What’s more, more than two-thirds of the employers that offered wellness indicated that their initiatives were either “somewhat effective” or “very effective” in reducing the costs of healthcare in 2014 (72 percent), 2013 (71 percent) and 2012 (68 percent).

The SHRM study also found two-thirds (67 percent) of organizations with such initiatives in place offered incentives or rewards aimed at increasing participation, representing an upward trend from 2013 (56 percent) and 2012 (57 percent).

Of those organizations offering wellness incentives or rewards, 85 percent said these incentives were “somewhat” or “very” effective in increasing employee participation.

The study also found the number of organizations with wellness programs was on the rise in 2014, with about three-quarters (76 percent) of the respondents saying they offered some type of wellness program to employees last year, an increase from 70 percent in 2012.

In all, these findings paint a fairly positive picture as far as wellness is concerned. But one weak link uncovered in the SHRM research, not surprisingly, continues to be on the measurement front. Few companies, SHRM reports, are actually measuring the ROI or cost-savings analyses of their efforts (18 percent and 30 percent, respectively).

Nine in 10 (90 percent) of the respondents whose organizations had wellness initiatives said their organizations would increase their investments in its wellness initiatives if they could better quantify their impact.

(Some critics would argue that, were they to measure the effectiveness of these programs, they might not be nearly so bullish.)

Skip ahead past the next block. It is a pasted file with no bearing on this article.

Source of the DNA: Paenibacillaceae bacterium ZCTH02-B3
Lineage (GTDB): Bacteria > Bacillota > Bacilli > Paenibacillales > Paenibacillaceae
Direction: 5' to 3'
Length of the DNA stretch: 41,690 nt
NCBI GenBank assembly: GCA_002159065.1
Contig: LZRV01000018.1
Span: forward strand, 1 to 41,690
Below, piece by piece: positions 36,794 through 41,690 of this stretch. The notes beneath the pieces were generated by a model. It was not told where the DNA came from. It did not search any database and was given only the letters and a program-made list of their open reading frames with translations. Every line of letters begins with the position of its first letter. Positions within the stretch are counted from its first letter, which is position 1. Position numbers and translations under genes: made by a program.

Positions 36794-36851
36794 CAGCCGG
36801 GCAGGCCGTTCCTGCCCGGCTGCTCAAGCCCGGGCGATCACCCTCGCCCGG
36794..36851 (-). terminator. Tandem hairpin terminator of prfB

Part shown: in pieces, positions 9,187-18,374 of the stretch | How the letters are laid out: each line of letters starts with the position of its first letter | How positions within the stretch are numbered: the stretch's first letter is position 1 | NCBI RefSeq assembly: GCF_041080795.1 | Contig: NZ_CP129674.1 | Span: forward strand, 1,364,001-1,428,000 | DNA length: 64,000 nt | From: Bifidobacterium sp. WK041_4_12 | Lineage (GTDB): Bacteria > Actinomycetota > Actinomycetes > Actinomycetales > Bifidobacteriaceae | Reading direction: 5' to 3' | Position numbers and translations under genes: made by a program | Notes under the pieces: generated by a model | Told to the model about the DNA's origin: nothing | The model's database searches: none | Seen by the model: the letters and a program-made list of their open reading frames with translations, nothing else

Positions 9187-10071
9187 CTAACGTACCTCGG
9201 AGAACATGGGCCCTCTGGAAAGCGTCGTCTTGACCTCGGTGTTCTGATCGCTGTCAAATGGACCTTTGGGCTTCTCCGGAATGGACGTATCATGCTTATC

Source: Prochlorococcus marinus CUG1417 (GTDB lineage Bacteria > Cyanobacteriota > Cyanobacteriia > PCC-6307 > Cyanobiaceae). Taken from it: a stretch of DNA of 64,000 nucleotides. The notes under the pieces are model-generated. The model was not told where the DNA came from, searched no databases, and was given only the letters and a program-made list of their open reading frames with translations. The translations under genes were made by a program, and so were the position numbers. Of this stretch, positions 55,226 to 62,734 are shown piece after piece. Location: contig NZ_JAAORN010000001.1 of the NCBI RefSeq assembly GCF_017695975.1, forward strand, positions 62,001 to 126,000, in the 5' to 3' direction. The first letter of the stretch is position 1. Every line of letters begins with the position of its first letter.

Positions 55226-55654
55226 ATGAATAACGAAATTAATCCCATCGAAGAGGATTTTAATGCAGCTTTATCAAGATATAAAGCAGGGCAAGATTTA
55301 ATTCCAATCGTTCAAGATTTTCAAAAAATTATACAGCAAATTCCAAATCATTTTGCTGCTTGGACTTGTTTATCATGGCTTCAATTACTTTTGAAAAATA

The SHRM research also looked at flexible-work arrangements, finding that about one-half (52 percent) of organizations provided employees with the option to use FWAs, such as teleworking. Of those offering employees such options, about one-third (31 percent) said participation in these initiatives increased last year, compared to the year before. Just 1 percent indicated employee participation had decreased.

Though one in two employers provided employees with the option to use flexible-work arrangements, the survey found only one-third (33 percent) reporting that the majority of their employees were actually allowed to use them.

Something I would think employers will need to address, sooner rather than later, considering Gen Yers (big proponents of flextime) are projected to represent the majority of the workforce in the not-too-distant future.

 

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The 15 ‘Scariest’ Issues for HR This Year

It’s the best of times, it’s the worst of times: Society seems to be changing at breakneck speed as acceptance of LGBT rights, evolving immigration patterns and technological and scientific breakthroughs continue to remake society into something that alarms traditionalists while giving comfort to those who’ve historically been relegated to its margins. Yet, celebrate them or condemn them, someone has to translate these changes into workplace policies — and that someone is, of course, HR.